The parties have to admit to their participation in the anticompetitive behaviour, and reach a "common understanding" with the Commission concerning the facts and the legal qualification of the parties’ conduct. The parties also have to commit to the maximum amount of the fine that may be imposed on to them by the Commission in the final decision.
In case of a successful settlement, the party receives a 10% reduction of its fine.
The settlement procedure applies to cartel investigations only. It is not applicable to any other antitrust procedure.
The Commission benefits from a shorter, quicker administrative process, allowing for a more efficient use of resources in the Cartels Directorate and a reduced number of appeals to the Court.
Parties do not have a right to settle, the Commission may explore this possibility, if it considers that the case may be suitable for settlement. Parties are not obliged to enter into settlement discussions or ultimately to settle. If a party engages in a settlement procedure, but then the Commission or the party decides to discontinue the discussions, the Commission will follow a standard (normal) procedure. A hybrid settlement is when, in the same proceedings, the Commission adopts a decision against those parties following the settlement procedure, while it adopts a decision against those parties that discontinued the settlement procedure following the standard (normal) procedure.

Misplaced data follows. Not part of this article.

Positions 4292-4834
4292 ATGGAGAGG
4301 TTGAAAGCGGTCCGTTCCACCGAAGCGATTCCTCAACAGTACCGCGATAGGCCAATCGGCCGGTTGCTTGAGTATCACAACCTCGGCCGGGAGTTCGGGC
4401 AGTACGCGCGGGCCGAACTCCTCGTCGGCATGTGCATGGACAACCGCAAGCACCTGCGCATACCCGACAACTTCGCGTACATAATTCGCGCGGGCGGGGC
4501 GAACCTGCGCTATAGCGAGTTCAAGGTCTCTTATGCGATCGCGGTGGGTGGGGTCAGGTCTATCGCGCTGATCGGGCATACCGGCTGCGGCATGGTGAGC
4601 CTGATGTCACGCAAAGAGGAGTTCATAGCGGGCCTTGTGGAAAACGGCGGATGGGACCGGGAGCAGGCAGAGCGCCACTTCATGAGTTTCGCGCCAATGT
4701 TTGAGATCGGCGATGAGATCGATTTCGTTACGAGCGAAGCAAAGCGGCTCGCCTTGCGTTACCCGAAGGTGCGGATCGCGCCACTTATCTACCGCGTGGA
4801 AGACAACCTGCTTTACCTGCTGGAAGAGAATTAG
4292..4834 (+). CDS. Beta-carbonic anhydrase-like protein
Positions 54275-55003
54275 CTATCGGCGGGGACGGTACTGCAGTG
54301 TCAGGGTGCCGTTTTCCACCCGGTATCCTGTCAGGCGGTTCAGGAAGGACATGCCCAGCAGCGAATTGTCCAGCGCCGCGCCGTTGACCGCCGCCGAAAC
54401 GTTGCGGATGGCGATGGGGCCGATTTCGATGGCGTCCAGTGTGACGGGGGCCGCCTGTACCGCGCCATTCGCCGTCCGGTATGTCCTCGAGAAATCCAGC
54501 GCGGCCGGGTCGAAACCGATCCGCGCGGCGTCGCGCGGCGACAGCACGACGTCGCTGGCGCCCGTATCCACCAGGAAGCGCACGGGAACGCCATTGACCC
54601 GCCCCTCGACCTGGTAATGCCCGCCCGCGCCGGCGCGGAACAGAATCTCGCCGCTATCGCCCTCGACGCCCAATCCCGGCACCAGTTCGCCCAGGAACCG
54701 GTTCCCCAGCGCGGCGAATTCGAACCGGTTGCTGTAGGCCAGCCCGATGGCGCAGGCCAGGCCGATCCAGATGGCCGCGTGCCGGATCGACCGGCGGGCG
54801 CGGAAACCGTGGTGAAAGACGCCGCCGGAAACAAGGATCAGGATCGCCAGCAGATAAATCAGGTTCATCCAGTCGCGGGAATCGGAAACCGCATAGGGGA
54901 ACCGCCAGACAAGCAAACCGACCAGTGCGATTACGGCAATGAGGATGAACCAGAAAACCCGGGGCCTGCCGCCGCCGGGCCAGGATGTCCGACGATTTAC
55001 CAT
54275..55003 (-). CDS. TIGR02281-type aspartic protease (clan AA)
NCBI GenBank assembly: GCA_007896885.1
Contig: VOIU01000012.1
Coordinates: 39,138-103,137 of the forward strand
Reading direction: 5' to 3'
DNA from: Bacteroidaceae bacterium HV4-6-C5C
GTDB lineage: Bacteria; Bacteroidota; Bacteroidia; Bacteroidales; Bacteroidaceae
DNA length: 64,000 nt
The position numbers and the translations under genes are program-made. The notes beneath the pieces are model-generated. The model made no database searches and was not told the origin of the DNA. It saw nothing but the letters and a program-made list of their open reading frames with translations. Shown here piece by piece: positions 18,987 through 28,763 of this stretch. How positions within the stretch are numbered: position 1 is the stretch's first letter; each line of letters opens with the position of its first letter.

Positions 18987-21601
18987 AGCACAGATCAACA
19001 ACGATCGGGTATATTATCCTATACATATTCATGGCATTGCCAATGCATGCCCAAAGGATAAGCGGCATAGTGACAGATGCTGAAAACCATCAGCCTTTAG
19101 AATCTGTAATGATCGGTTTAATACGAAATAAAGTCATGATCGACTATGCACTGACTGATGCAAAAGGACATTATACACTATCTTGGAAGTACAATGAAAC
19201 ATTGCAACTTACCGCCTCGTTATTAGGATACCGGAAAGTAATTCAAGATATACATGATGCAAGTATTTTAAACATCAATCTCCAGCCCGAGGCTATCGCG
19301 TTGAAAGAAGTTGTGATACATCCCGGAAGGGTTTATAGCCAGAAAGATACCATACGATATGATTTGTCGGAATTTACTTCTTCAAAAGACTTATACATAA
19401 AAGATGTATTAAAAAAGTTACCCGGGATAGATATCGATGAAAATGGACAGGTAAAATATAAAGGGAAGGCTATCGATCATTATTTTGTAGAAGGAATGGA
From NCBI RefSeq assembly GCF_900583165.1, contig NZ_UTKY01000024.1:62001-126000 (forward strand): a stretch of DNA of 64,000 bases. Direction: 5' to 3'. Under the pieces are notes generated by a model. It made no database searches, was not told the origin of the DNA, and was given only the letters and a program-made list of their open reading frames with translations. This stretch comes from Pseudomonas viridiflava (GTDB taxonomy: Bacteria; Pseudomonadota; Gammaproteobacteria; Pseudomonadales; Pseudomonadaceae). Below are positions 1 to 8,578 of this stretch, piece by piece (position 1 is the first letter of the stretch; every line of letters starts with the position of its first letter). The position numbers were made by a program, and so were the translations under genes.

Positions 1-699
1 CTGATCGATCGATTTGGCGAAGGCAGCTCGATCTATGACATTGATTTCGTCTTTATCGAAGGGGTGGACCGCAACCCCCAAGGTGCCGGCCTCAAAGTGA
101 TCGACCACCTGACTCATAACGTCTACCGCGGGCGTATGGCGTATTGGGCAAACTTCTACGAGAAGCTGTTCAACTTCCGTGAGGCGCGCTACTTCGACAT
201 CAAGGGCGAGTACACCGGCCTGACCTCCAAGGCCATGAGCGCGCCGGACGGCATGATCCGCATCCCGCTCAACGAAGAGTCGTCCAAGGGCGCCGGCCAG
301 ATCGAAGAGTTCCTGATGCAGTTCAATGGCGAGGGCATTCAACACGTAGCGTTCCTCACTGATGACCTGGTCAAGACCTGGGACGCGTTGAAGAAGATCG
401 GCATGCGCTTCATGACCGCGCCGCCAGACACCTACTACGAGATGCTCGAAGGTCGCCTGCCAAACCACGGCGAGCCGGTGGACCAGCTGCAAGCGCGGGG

The difference between settlement and leniency is that settlement is a procedural efficiency instrument while leniency is an instrument to gather evidence. A leniency application is not a pre-condition for a settlement request. A party, which has not applied for leniency, may also engage into settlement.
How can documents be submitted during the settlement procedure?
For more information, go to the eLeniency page. This online tool can also be used in settlement procedures.